Like in Jade City, there are many alternate perspectives, but the core ones remain the members of the Kaul family. And Lee solidifies her cast of characters that are immensely complex and ridiculously compelling.
Hilo was the game changer for me. There is so much growth
and development with him that he has become one of my favourite male characters.
His initial dangerous demeanour can be dissuading, but he is so protective of
his loved ones that he has no choice but to act out to protect them. He is one
of the series’ best characters.
Shae really stood out the most for me, personally, and her
character truly grabbed my heart and was clearly unwilling to let go. Her role
as Weather Man continues to be undermined daily, and she’s trying her hardest
to prove to everyone she can her job, and not letting her personal life, which introduces
a romantic relationship, conflict with her duty to the clan. Wen, now wife to
Hilo, really makes her mark in Jade War.
Hilo naturally fears for her since she’s resistant to jade, making her an
easier target. But she refuses to let anyone stop her from helping her clan,
her family. Her compassion and strength really amazed me. Wen and Shae,
especially, are unstoppable and when they work together, shit gets done.
Anden is genuinely my favourite character in the series. In Jade War, he embarks on a new life, jade-free, on his cousin’s order, and even then, he can never truly escape the green life he was born into. What I loved, especially about Anden’s arc is that it brought to life the land beyond Kekon. And Anden he comes as a stranger and slowly learns that there’s a way to living green that is entirely different from the way he was brought up. The rules are stricter in different ways. Everything is on a different playing field when living jade-less, making it quite different from his own upbringing where Jade was crucial to your identity. And despite his promises to his family to keep a low-profile, he still manages to find trouble.
Family is such a core theme, and the circumstances the characters
face put them under all sorts of pressure. Whether it be tradition, duty, honour
or personal feelings, they return to each other because that’s what they’re
fighting for. Stories that focus on familial love is what I love the most, and this
series has, hands down, one of the best fictional families ever.
I realise I haven’t touched on this on my previous review of Jade City, but the fight scenes deserve a more extended discussion of its own. It truly comes to life and takes your breath away. The fight scenes are so brutal that I wasn’t sure if I would survive what would happen next. Having a story this ambitious and complex is not an easy feat, and Lee is incredible to have created a story so intense and satisfying.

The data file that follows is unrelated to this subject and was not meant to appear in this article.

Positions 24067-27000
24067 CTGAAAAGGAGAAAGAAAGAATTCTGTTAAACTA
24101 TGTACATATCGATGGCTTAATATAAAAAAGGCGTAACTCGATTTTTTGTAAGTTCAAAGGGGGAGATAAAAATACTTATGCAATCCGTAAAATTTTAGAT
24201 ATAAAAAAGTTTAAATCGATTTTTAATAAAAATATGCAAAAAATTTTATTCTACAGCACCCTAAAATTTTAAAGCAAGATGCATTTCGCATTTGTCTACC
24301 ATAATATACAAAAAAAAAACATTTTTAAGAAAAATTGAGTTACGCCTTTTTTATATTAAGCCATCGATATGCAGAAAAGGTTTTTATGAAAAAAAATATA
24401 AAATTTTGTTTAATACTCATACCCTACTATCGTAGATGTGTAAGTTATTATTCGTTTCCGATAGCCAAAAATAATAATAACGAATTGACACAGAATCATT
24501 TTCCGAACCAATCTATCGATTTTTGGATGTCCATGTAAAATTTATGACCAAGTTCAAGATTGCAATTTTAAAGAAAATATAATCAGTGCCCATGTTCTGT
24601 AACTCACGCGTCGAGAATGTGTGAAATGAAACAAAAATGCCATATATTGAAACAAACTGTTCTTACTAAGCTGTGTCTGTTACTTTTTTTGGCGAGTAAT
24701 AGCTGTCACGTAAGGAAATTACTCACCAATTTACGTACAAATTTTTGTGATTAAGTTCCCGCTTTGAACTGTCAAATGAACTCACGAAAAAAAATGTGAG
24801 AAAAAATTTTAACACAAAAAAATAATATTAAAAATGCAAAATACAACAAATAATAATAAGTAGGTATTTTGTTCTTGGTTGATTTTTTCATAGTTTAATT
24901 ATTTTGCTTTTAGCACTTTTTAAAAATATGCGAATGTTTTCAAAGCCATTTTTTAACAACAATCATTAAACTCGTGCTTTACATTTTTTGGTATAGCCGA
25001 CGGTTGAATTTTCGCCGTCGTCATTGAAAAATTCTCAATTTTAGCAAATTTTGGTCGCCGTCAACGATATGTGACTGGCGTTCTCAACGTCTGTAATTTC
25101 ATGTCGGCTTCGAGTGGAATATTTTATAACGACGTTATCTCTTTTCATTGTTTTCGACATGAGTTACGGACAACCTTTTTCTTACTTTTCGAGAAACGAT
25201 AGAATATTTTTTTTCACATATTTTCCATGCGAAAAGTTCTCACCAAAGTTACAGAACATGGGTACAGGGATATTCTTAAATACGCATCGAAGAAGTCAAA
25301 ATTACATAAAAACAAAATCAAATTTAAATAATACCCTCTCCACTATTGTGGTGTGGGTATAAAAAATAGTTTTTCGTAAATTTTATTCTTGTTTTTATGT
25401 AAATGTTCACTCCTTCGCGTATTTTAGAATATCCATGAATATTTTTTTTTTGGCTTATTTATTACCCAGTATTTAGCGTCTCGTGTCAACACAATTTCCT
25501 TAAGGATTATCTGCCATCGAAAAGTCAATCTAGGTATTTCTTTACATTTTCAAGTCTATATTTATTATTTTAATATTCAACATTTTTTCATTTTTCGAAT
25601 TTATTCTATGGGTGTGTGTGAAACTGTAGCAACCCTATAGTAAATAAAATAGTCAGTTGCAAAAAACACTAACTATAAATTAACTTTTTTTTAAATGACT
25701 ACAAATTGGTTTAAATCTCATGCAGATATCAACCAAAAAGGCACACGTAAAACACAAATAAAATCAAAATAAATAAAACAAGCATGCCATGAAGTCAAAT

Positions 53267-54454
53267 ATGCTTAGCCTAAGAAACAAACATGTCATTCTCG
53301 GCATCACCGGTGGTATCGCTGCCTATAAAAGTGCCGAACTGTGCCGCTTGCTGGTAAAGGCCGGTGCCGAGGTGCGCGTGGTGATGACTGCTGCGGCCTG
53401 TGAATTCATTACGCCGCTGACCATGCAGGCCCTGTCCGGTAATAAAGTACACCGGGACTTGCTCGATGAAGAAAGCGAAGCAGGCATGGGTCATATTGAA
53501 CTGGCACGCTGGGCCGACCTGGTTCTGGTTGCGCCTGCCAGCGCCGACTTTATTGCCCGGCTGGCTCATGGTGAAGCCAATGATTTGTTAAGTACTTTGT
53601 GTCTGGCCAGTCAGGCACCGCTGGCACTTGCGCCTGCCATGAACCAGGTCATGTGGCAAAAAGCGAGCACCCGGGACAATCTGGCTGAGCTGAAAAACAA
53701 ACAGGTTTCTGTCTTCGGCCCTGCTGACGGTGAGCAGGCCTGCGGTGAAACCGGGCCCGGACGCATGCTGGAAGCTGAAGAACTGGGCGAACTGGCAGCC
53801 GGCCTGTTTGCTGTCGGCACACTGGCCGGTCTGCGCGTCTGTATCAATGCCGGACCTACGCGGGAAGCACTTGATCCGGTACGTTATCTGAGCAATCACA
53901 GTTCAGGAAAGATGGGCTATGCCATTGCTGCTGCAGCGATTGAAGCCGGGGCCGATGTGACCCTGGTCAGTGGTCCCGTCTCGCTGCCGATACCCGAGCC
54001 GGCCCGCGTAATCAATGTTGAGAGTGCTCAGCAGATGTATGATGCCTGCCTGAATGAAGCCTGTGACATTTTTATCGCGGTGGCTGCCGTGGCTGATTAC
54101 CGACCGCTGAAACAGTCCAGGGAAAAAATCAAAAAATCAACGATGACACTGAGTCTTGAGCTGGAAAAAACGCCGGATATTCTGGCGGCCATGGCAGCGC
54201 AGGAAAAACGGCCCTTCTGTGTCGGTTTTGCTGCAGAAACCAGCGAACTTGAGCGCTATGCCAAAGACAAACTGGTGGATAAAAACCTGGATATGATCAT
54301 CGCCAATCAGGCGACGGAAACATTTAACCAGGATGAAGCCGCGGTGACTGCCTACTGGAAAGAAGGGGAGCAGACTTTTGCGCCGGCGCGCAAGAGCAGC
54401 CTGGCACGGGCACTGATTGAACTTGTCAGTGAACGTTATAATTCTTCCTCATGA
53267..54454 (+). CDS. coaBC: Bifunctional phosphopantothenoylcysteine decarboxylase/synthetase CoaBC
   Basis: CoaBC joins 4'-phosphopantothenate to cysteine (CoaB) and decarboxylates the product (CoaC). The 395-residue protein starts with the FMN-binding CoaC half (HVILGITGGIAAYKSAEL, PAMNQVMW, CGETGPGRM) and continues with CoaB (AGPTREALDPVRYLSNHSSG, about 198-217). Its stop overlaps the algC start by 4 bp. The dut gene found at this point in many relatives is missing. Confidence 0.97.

I was already head over heels obsessed with the Green Bone world, but Jade War just confirmed every feeling I had from Jade City wasn’t a fluke or a one-off. Jade City glittered with a promise of something bigger, and Jade War delivered that with a big bang. I have zero ideas of what will happen next, but I do know that is the clan is my blood, and the Pillar is its master. Fonda Lee deserves every word of praise and accolade she gets from this series, this series deserves it all and more.
Fonda Lee writes science fiction and fantasy for adults and teens. She is the author of the Green Bone Saga, beginning with Jade City (Orbit), which won the 2018 World Fantasy Award for Best Novel, was nominated for the Nebula Award and the Locus Award, and was named a Best Book of 2017 by NPR, Barnes & Noble, Syfy Wire, and others. The second book in the Green Bone Saga, Jade War, releases in the summer of 2019. Fonda’s young adult science fiction novels Zeroboxer (Flux), Exo and Cross Fire (Scholastic), have garnered numerous accolades including being named Junior Library Guild Selection, Andre Norton Award finalist, Oregon Book Award finalist, Oregon Spirit Book Award winner, and YALSA Top Ten Quick Pick for Reluctant Young Adult Readers. In 2018, Fonda gained the distinction of winning the Aurora Award, Canada’s national science fiction and fantasy award, twice in the same year for Best Novel and Best Young Adult Novel.
Fonda wrote her first novel, about a dragon on a quest for a magic pendant, in fifth grade during the long bus ride to and from school each day. Many years later, she cast her high school classmates as characters in her second novel, a pulpy superhero saga co-written with a friend by passing a graphing calculator back and forth during biology class. Fortunately, both of these experiments are lost to the world forever.
Fonda is a former corporate strategist who has worked for or advised a number of Fortune 500 companies. She holds black belts in karate and kung fu, goes mad for smart action movies (think The Matrix, Inception, and Minority Report) and is an Eggs Benedict enthusiast. Born and raised in Calgary, Canada, she currently resides in Portland, Oregon.
*I received a copy via the publisher and NetGalley in return for an honest review. This in no way affected my opinion of the book.*
Zayneb is sent packing after confronting her Islamophobic teacher, and while her parents hope her early trip will do her some good, she doesn’t anticipate meeting Adam. Adam’s shouldering a secret that he fears will break his family apart. With nothing in common but a journal of Marvel and Oddities, destiny means little to Zayneb, but it seems like it’s working its hardest to keep them on the same path.
This book has so much brilliance packed into it, and I honestly don’t know where to start.
Zayneb is a headstrong lead, who comes across quite bitter at first glance. But I felt for her and saw myself in her in every way possible. When I was younger, I was very much like her: constantly angry at the prejudice, racism and Islamophobia in the world. She doesn’t know how to stay down quietly, and I admire that. I was never brilliantly outspoken the way she is, but her anger at the world is so relatable. Her story is remarkably lifelike and is an excellent portrayal of what it is like to be visibly Muslim today.